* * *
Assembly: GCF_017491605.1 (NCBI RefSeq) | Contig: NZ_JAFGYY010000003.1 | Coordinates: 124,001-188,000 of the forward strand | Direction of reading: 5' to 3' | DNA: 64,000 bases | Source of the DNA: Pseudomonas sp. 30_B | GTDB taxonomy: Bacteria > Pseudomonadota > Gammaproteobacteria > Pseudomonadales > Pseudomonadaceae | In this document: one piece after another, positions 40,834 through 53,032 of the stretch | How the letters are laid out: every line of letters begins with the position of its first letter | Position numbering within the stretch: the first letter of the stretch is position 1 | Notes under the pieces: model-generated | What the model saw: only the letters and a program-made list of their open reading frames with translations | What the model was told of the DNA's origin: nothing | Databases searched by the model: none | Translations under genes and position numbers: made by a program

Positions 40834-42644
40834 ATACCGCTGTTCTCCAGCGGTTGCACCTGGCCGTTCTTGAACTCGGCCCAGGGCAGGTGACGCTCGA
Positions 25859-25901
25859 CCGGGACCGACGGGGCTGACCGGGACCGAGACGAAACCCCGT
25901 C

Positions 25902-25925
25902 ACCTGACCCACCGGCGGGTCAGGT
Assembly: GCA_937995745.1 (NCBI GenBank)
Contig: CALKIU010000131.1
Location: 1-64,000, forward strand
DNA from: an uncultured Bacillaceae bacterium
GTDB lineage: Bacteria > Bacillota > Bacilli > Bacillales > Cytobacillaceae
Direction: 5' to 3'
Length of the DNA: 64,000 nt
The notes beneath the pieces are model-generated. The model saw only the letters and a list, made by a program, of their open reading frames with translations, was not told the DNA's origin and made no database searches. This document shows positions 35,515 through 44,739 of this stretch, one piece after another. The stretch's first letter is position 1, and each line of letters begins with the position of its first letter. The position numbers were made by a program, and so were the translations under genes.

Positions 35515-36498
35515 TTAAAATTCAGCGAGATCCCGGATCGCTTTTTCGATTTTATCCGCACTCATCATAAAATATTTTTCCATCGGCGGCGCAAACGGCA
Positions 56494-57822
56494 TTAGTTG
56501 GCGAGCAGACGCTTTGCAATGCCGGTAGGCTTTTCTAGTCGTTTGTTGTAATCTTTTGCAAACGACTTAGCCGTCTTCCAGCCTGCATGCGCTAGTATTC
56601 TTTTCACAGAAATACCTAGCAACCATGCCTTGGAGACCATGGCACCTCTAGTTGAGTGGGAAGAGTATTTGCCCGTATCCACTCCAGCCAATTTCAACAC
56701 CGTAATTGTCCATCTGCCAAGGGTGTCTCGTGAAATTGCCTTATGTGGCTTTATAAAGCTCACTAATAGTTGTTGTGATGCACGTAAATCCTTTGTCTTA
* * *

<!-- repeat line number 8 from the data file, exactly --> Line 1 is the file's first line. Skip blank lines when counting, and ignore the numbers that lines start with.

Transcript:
25902 ACCTGACCCACCGGCGGGTCAGGT